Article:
Published on June 12th, 2018 | by Linnea Barto
Celebrating God’s Gift of Down Syndrome
Kathy Ellefson lay on the hospital bed, giving birth to her fourth child, Aaron. But she had a horrible, inexpressible feeling something was wrong.
When the nurse carried the baby boy over, she said he might have Down syndrome. Mrs. Ellefson was relieved! She had thought her baby was going to die. Instead he had Down syndrome, a genetic disorder where one has an extra chromosome, causing mental challenges and slower development.
Aaron is now 4 years old and loves music and playing with his siblings. He doesn’t talk yet, but he signs with his older siblings, Maddie, Megan and Noah. His family loves him.
Does having an extra chromosome make people with Down syndrome any less than those without it? Some think so. In the U.S., it is estimated that 67% of babies tested to have Down syndrome are aborted.
Denmark and Iceland both claim to have abolished Down syndrome in their countries, but the way that they have accomplished it is very corrupt. In Denmark, tests have been offered to all pregnant women since 2004 telling the mother if her unborn child has Down syndrome. The result: 98% of all babies who tested positive for the genetic disorder are aborted.
In Iceland, no children with Downs were born from the year 2008 to 2012. And likely none since then. How tragic! These children were killed only because they were labeled disabled.
Frank Stephens, a man with Down syndrome, spoke before the U.S. Congress recently and said, “I completely understand that the people pushing this particular ‘final solution’ are saying that people like me should not exist… I don’t feel I should have to justify my existence.”
And why should he? God made all mankind in His image, including those with Downs. King David wrote in Psalm 139, “You knitted me together in my mother’s womb… I am fearfully and wonderfully made.”
Megan Ellefson, Aaron’s older sister, can’t imagine life without her sweet little brother. “He smiles and laughs a lot, and… it’s fun to be around him,” she says.
Many who love people with Down syndrome tell how they’ve been blessed by them. They almost always bring up how joyful and content those with this genetic disorder are and how they spread this joy.
“We are thankful that God can use Aaron’s precious life to spread the news that kids [and] people with Down syndrome fill our world with extra joy and blessings,” Kathy Ellefson says. She encourages people to ask questions about Aaron so they can appreciate him for who he is and not keep their distance because they don’t understand him.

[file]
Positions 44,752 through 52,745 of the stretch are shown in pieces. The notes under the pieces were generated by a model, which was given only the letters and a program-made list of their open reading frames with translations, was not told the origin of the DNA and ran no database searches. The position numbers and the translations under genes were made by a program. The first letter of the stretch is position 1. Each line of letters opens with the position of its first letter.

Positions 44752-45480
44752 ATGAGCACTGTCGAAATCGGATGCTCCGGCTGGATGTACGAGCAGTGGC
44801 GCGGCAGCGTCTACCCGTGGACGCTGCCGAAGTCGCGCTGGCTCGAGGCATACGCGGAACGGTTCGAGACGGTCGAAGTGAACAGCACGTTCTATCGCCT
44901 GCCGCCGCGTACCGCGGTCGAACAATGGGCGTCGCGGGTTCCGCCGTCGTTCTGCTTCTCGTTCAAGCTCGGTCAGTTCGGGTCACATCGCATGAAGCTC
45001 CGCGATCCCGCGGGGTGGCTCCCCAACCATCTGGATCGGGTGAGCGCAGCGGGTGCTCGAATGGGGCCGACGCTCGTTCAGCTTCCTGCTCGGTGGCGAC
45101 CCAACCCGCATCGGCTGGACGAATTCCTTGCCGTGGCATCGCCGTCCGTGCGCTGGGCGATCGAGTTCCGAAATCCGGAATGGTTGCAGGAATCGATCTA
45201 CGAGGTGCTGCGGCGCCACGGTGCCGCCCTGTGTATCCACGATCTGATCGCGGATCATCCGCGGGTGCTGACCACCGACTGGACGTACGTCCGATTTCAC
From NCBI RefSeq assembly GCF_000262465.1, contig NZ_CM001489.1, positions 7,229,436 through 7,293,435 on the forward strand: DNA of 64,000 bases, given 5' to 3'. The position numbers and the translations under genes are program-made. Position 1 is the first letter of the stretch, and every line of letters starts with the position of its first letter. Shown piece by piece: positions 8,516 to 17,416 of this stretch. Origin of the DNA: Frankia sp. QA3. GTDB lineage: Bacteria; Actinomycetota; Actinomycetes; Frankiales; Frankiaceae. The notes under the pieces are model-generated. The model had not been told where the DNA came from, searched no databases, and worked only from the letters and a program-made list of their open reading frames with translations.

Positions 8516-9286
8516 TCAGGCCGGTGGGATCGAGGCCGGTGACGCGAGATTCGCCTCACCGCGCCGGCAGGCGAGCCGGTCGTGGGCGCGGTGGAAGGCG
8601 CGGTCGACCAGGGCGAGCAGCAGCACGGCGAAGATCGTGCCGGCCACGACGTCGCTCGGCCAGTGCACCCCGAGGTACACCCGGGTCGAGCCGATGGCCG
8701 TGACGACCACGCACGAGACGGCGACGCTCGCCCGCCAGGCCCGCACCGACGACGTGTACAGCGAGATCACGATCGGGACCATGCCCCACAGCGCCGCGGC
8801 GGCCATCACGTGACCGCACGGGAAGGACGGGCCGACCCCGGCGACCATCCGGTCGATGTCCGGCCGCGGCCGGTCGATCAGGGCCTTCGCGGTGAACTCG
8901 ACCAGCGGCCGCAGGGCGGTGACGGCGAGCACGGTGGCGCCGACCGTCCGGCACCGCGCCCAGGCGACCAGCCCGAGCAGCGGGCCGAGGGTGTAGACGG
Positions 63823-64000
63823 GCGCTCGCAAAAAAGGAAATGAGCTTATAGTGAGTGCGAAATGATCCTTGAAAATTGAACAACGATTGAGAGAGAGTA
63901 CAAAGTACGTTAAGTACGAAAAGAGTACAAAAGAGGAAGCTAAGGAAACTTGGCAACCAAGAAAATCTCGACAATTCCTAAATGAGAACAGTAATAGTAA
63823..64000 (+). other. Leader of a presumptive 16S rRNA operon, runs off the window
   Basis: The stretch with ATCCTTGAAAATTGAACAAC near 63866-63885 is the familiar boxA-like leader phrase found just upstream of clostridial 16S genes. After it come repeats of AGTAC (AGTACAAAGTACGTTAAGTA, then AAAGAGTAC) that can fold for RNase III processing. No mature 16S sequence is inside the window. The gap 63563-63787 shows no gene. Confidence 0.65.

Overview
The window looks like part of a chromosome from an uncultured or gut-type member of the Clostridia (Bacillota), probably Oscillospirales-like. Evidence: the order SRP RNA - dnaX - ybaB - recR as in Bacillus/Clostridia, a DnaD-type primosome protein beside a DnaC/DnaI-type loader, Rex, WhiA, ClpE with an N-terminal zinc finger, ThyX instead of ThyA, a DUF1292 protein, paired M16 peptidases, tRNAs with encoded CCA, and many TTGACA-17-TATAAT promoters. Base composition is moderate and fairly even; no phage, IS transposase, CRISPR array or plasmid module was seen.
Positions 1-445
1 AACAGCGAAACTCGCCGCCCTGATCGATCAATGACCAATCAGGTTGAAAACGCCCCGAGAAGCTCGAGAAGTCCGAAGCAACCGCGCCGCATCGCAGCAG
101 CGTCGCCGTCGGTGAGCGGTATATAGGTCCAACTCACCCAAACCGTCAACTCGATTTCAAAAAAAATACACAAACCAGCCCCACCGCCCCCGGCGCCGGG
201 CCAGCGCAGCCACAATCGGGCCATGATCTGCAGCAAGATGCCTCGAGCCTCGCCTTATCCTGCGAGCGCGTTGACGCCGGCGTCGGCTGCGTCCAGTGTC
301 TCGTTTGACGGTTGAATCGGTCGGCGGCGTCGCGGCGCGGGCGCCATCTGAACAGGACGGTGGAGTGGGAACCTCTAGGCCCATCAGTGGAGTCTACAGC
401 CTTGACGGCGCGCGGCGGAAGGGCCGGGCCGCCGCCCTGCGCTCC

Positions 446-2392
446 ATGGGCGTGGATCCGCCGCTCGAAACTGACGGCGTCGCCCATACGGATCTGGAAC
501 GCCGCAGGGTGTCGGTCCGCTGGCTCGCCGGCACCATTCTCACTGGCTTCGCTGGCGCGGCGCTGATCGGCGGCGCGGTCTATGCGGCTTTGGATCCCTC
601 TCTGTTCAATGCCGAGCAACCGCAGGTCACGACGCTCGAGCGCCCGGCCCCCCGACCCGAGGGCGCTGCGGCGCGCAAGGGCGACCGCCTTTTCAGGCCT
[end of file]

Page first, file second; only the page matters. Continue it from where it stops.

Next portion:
“I didn’t really know a lot about Down syndrome before [Aaron] was born, so I didn’t really care about it,” Megan says. “[But those with Downs] are even more special than most babies. They’re different, but it’s in a good, special way. It’s a positive thing, not a negative thing that you need to get rid of.”
Why are we trying to rid ourselves of a blessing? Finding a cure for Down Syndrome would help many people. But killing is not the cure.
Stephens asked, “Is there really no place for us in this world?”
Our answer: “Yes, of course there is a place for you in this world!”
Stephens also urges us to help make a difference, saying, “Let’s pursue answers, not ‘final solutions.’”
When we welcome people with Down syndrome and their families into our churches and hearts, we will be blessed by their joy, and in return we will give them love, care and a place to belong.
Jesus Christ loved the outcasts and sinners; we should love the ones that the world rejects. Those with Downs and their families should not be left alone because they are different.
So how can we best love these families? We can surround them with kindness and listen to parents who might be afraid or disappointed. We can raise awareness about disability and remind the world that all people are valuable. We can pray, and celebrate when a new child with Downs is born.
It means a lot to people with Down syndrome and their families when you take the time to care about them. So let’s love them.